Day 18 – Eastport to Campobello Island

Day 18 – Eastport to Campobello Island

Campobello Island Chart, New Brunswick
Click to view the full chart

Shortly after we rose we headed into the shipyard to pay for the second night on their morning, $16.15. Winds were light in Deep Cove but soon strengthened and made for a quick sail across to Campobello Island. The skies were blue, the bay smooth, and the sailing excellent. We headed to the breakwater in Welshpool, hoping to tie up on the dock. The harbor pilot, whom we chatted with while helping him tie up in Deep Cove the day before, had told us no one would bother us if we tied up there.

We rounded the breakwater to find a 70 foot motor yacht from North Carolina blocking most of the dock. We grab the nearest morning and Andrew rowed in to call Canadian Customs and scope out any available space. Before he made the call, I saw him speaking to what looked like a missionary, black pants, shoes, and tie, white shirt. After a few minutes he rowed back and said the missionary was in fact some guy in charge of the dock. He offered no Book of Mormon and instead wanted $10 for us to tie up The Dingy. But, he made it sound like we could use the mooring we were on as the owner wasn’t around.

Andrew called customs from Isla, gave them his and my names and passport numbers, the boat registration, Caly’s rabies vaccination information, and a report on our whiskey and warm PBR stores (both low). The customs agent was friendly and opted not to come inspect the boat; a smooth border crossing, as per usual in this direction.

We rowed ashore to the nearby rocky beach and scrambled up the steep woods to the road, $10 richer. From there we walked down the road to Franklin Delano Roosevelt’s cottage, now a museum. Judging by the memorials dotting the area FDR was a local hero to the small Canadian island. We stopped in the neighbor’s cottage first.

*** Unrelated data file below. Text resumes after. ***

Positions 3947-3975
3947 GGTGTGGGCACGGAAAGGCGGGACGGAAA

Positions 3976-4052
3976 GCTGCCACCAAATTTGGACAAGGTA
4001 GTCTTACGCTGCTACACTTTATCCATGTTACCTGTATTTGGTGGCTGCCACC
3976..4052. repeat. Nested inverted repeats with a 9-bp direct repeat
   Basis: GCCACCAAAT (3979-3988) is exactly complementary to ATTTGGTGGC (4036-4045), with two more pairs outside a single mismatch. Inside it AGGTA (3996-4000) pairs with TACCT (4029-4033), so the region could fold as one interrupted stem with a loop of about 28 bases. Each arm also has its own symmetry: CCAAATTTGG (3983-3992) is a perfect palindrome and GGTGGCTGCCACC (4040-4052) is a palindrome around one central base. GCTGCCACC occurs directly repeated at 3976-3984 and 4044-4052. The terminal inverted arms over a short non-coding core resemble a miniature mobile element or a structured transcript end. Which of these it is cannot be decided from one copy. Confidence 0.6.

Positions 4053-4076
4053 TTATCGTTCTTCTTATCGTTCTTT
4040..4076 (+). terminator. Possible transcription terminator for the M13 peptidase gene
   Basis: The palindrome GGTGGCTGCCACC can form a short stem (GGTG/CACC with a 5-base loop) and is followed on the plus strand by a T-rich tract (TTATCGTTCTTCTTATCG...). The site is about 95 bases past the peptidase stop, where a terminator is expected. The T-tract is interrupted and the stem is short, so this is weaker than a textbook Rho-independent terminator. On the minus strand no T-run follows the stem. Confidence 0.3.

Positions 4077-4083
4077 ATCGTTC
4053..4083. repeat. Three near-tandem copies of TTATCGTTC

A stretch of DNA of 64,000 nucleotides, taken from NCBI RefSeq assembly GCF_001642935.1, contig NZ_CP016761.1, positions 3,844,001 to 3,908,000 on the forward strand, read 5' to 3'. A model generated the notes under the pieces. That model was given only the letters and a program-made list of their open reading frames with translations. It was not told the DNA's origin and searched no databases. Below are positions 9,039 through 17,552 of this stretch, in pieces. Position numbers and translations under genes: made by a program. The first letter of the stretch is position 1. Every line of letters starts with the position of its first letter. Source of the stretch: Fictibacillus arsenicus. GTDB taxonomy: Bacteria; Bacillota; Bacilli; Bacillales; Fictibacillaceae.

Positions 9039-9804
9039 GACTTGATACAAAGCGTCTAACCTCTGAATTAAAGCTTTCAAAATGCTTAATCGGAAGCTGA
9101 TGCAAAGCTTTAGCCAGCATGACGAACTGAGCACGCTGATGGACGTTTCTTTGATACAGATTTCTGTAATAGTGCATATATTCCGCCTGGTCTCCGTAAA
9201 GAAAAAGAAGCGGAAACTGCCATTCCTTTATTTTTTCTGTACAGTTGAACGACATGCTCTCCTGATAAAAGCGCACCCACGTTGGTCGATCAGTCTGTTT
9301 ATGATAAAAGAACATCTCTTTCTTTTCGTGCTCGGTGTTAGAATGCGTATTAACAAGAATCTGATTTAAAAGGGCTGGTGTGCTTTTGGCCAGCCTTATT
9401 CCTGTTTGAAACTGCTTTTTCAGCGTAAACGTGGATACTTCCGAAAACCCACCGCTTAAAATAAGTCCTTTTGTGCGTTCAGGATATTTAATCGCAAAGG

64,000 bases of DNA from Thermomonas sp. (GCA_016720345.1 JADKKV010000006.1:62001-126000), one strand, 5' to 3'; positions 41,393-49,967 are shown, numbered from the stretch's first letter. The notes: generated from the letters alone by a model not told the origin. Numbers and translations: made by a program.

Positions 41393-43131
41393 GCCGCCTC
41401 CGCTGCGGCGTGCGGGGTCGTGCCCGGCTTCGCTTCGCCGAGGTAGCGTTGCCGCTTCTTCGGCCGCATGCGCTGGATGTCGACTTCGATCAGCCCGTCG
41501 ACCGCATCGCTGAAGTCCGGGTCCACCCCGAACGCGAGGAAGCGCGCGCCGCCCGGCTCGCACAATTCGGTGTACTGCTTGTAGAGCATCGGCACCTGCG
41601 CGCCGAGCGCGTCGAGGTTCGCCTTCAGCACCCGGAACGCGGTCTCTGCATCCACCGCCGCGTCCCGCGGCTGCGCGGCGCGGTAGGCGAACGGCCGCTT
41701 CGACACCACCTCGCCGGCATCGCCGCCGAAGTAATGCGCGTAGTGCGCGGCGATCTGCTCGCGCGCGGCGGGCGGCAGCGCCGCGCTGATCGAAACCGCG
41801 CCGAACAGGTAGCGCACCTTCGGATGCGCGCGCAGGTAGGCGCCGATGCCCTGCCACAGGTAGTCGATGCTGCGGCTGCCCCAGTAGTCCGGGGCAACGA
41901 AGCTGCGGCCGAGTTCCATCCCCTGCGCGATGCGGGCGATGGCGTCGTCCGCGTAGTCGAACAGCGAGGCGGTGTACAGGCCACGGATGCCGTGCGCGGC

Neighboring Cottage, Campobello Island
Not a bad window

The Roosevelt Cottage, which is a funny thing to call a house with 18 bedrooms, is remarkably well preserved from the last time FDR visited in the 1930s, his pipe and hat are still on the table. The property has a beautiful yard reaching down to the ocean before. I’m surprised none of the Roosevelts wanted to continue using it after FDR’s death.

Roosevelt Cottage, Campobello Island

From the cottage we walked to Friar’s Head, enjoying the abundant wild blueberries on the way. The head had an excellent view of the bay, Eastport, and Lubec.

Friar's Head, Campobello Island
Great day for a sail

Down on the water we watched three well used barges spray food into aquacultures full of salmon. As the barge’s spray reached each circular net the fish began jumping out of the water, energized by the arrival of food. Something about the scene made salmon seem less than the healthy food it’s praised as.

Fish Farm, Campobello Island

We walked the long walk back to Isla stopping for Wi-Fi at the closed West Welshpool Library and read at their picnic table as the sun approach the horizon. Back on Isla, I called my parents. While we had been staying in Lubec and Eastport the cell service was primarily from Canadian towers. Earlier I had convinced an AT&T rep to add Canadian services to my line for free, and as a result I had usable cell service for the first time in a while.

Andrew started fishing while I assured my parents I was alive and well; he quickly had four mackerel on the line. We kept the largest two and he kept fishing for more. A few minutes later he pulled up three, one of which was huge in comparison, maybe 3 pounds.

Biggest Mackerel, Campobello Island
Look at that smile

I got off the phone with my parents and started cooking dinner. The big mackerel wouldn’t quite fit in the pan and we had to cut it into pieces. We ate the fish with beans, happy to have a fresh catch.

After dinner I retrieved the mackerel head I had put out on a line and felt something on the line as I reeled. It didn’t react like an especially large or lively fish, but I was eager to see what was on the line. Up came a sea robin, which was massively disappointing, though in hindsight, not surprising. Known as trash fish, sea robins are horribly ugly and have poisonous spines that render hook removal from a live one very difficult. Fortunately, as I was cussing out the creature for wasting my bait, he slid off the circle hook only to disappear to whatever watery hell hole he calls home. The nightly mosquitoes were especially bad, and we killed a dozen screen-skirters in the cabin before bed.

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